Pho vua has been one of the most influential Vietnamese restaurants in the United States since its opening in 2006.
Located in a strip mall on the east side of Houston, the restaurant serves classic Vietnamese dishes, such as Pho Khoi and Pho Binh, and modern American fare, such.
Vietnamese cuisine, a dish that’s become so popular, has become an American favorite.
The Pho Vu has a reputation for offering a great Vietnamese experience, but in recent years it’s been overshadowed by the Pho Phuong restaurant on the west side of downtown.
The new Pho Vu opened last fall in an alley behind the new Marriott Hotel, and its location at the intersection of Broadway and East Houston streets was a hit with Houstonians, especially those who’ve lived in the area for decades.
The restaurant is so popular that it’s become the subject of a viral video, which has more than 4 million views.
But that’s not to say Pho Vietnam is without its problems.
The owner, Tony Nguyen, is now facing multiple lawsuits for fraud and breach of contract.
The lawsuits are seeking more than $5 million in damages.
Nguyen’s lawyer, Thomas Pernick, said in a statement that the lawsuits “are designed to embarrass Tony Nguyen and to silence any and all opposition to his actions and his brand.”
Nguyen is facing four criminal and civil counts in connection with the case.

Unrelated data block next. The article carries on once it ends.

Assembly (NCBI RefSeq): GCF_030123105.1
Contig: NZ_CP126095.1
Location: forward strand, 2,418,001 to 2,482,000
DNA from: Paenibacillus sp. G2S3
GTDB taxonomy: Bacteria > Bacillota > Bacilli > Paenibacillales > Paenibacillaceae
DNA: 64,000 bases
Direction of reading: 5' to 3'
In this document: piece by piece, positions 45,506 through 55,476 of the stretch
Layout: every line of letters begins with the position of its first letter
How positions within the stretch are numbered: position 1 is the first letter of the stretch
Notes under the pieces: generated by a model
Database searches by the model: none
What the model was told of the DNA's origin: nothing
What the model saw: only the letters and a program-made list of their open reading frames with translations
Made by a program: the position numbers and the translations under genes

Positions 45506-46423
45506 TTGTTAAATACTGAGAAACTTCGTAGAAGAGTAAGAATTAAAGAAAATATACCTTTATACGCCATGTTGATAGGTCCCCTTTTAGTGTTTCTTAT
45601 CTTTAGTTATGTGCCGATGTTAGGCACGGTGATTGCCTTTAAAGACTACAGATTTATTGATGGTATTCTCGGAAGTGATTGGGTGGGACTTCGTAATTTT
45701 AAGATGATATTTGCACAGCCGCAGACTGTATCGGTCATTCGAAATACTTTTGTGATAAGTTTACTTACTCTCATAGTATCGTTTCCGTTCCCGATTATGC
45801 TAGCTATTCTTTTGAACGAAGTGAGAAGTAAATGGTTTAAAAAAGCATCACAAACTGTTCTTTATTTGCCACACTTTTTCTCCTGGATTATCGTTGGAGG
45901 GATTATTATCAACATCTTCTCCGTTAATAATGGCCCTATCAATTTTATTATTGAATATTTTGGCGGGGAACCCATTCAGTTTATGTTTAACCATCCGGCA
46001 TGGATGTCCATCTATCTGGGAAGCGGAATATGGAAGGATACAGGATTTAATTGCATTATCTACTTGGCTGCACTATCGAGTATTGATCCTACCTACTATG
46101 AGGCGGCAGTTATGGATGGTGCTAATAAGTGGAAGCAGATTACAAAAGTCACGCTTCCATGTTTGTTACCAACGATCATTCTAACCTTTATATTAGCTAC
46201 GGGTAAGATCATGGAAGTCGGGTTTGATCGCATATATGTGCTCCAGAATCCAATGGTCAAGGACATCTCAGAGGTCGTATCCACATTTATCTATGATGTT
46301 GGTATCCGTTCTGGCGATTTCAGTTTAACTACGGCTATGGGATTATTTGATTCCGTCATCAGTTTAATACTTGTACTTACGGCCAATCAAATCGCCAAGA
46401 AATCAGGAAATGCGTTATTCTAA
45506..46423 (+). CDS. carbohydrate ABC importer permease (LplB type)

Pernik said Nguyen has been a partner in a restaurant in the Houston area since 1993 and is now the president of his restaurant.
But he said his client is innocent and that the restaurant was just trying to serve the community.
In a statement to NBC News, the Houston Police Department said they have received complaints of an alleged breach of business and other charges against Nguyen, but could not comment further because the investigation is ongoing.
Pristick said the restaurant is one of a few Vietnamese restaurants that is serving in a high-end neighborhood, but he also said he was “not surprised” by the lawsuit filed in Houston County Court.
Prenick said that while he believes the allegations are false, the “public has a right to know that a business that has been open for 15 years is still a very popular and important place for Vietnamese people.”
He added that “I would be surprised if it were not for the incredible amount of support from Houstonians.”
In a 2014 blog post, Pho Viet said its owners have been under a “bogus debt” of $10 million for years and that Nguyen is in “serious trouble.”
“If they’re going to come after us, they better prove that they can afford to pay it,” the blog post said.
The Houston restaurant owners sued for more than six years after they were told by Nguyen’s lawyers to shut down.
They say that Nguyen “is no longer a partner or partner-in-law,” and the restaurant’s business is “in jeopardy.”
In response to the lawsuits, Phos Vietnam’s attorney, Thomas Paquet, said the business is now “federal property” and that it is in bankruptcy proceedings.
“We are looking to the courts to make sure that it goes away, and we hope to see it go away,” Paquet said.